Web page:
Apologizing for the ‘gay cure’ years later

by CHRISTY CUSHING Staff Writer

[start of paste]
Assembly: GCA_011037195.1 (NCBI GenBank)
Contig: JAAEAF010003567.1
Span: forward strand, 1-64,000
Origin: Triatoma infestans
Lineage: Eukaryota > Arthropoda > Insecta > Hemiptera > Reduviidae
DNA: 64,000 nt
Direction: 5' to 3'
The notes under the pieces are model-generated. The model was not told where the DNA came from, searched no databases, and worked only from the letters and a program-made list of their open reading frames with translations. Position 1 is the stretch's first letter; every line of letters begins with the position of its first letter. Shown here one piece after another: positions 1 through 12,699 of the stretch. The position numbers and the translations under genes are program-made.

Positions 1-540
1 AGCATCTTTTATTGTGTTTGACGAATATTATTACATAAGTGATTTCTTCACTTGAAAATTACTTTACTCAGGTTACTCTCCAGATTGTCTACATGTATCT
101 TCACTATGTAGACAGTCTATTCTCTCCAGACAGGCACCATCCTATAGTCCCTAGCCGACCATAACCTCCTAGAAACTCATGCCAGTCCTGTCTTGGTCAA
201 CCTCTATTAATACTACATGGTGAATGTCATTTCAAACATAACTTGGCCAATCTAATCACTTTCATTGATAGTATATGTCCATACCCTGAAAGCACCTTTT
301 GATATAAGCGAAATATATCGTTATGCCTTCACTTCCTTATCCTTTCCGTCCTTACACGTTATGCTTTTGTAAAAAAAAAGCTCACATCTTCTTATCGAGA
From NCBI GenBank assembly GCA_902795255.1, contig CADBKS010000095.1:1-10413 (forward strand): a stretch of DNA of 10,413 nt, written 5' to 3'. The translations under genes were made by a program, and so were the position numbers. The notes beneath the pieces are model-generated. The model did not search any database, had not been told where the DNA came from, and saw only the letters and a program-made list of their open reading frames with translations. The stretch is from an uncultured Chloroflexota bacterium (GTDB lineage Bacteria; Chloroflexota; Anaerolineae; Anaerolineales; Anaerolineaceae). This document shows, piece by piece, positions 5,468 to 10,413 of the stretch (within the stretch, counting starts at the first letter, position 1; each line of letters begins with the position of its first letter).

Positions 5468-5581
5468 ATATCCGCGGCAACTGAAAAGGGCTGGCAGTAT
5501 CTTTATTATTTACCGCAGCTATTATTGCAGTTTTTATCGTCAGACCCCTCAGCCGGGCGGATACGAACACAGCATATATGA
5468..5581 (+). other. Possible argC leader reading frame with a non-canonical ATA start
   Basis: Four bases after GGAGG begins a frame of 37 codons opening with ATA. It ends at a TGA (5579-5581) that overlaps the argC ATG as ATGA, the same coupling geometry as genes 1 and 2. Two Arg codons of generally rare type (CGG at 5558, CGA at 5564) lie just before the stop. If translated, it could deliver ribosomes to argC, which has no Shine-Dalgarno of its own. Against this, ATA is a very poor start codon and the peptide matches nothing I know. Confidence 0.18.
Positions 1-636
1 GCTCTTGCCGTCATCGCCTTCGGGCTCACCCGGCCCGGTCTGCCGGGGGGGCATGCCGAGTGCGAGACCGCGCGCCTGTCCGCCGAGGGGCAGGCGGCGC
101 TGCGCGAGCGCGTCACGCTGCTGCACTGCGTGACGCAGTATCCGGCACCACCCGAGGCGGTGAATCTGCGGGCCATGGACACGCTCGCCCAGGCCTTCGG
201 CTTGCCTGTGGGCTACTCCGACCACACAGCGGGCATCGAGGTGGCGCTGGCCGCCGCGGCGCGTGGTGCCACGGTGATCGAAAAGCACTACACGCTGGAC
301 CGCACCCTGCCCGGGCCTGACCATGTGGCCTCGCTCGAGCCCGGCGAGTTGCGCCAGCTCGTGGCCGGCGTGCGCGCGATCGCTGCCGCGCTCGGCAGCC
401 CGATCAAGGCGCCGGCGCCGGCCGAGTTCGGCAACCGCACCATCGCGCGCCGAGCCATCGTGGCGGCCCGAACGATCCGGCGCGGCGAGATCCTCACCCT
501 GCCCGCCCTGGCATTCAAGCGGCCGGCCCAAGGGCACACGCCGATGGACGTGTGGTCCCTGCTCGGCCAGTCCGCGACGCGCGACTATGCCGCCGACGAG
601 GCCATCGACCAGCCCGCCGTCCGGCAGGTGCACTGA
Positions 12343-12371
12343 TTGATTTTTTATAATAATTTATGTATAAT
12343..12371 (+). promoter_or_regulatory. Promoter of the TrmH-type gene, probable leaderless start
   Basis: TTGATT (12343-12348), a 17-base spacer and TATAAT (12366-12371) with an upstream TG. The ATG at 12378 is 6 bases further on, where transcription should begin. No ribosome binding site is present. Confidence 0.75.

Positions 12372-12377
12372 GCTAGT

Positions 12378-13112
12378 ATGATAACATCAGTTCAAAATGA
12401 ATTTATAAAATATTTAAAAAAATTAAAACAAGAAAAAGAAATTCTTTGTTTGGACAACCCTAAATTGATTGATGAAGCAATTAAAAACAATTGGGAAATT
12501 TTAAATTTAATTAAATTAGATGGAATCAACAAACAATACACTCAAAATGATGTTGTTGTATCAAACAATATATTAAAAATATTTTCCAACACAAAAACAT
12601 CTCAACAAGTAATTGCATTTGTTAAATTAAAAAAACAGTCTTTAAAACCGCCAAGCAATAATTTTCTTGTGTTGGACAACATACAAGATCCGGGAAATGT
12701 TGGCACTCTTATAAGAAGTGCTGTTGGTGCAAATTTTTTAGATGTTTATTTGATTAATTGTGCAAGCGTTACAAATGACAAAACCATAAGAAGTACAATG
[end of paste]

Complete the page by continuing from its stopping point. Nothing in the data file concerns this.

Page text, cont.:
Robert L. Spitzer, a prominent retired psychiatrist, apologized in the New York Times on May 18 for a study done in 1993 that showed reports of reparative therapy turning some homosexuals straight, which he now finds to be misleading. Spitzer, who is now 80 years old and considered to be the father of modern psychiatry, sent a letter of apology to the journal that originally published his flawed study about reparative therapy and also apologized to the gay community. He believed that, while his data was correct, it was misinterpreted. In his letter, Spitzer said, “I believe I owe the gay community an apology for my study making unproven claims of the efficacy of reparative therapy. I apologize to any gay person who wasted time and energy undergoing some form of reparative therapy because they believed that I had proven that reparative therapy works with some ‘highly motivated’ individuals.” In the study, Spitzer interviewed 200 men and women who claimed they changed their sexual orientation after reparative therapy. He interviewed them over the phone by asking questions about their urges, feelings, and behaviors before and after the therapy. The conclusion of the study was that, in most of the cases, the individual went from being predominantly homosexual to predominantly heterosexual over the time span of a year. It was published in an influential journal at the time called the ‘Archives of Sexual Behavior’. While some ex-gays latched on to the study and used it to support their case, many people attacked the study because there is no real way to judge the accounts’ credibility. Also, some of the stories used in the study were not completely accurate, and some did not work with a therapist at all. Sophomore Rianna Moonsammy said, “In science class, we learn about how theories need to be tested and tested until they can be proven true, it needs to be a fact. This reparative therapy has no support except for a few hazy stories coming from a group of 200. I think that declare something as monumental as a ‘cure’ for being gay can never be proven, especially by a flawed study.” One of the major reasons that this study was a major setback for gays and the gay community was that Spitzer was the same psychiatrist who had previously dropped homosexuality as a mental illness in the American Psychiatric Association committee’s diagnostic manual. Instead, there was “sexual orientation disturbance,” for people whose sexual orientation caused them distress. This was a huge step from the 1970’s, where the manual classified what it called “sociopathic personality disorder,” or homosexuality, as an illness. Sophomore Annie Wang said, “It’s a shame that the same man that gave the gay community such a giant leap forward also supported a study that suggested being ‘gay’ could be changed by some therapy. It almost discredits the huge success of having homosexuality decided as not being a disease when Spitzer is promoting a cure for it.”

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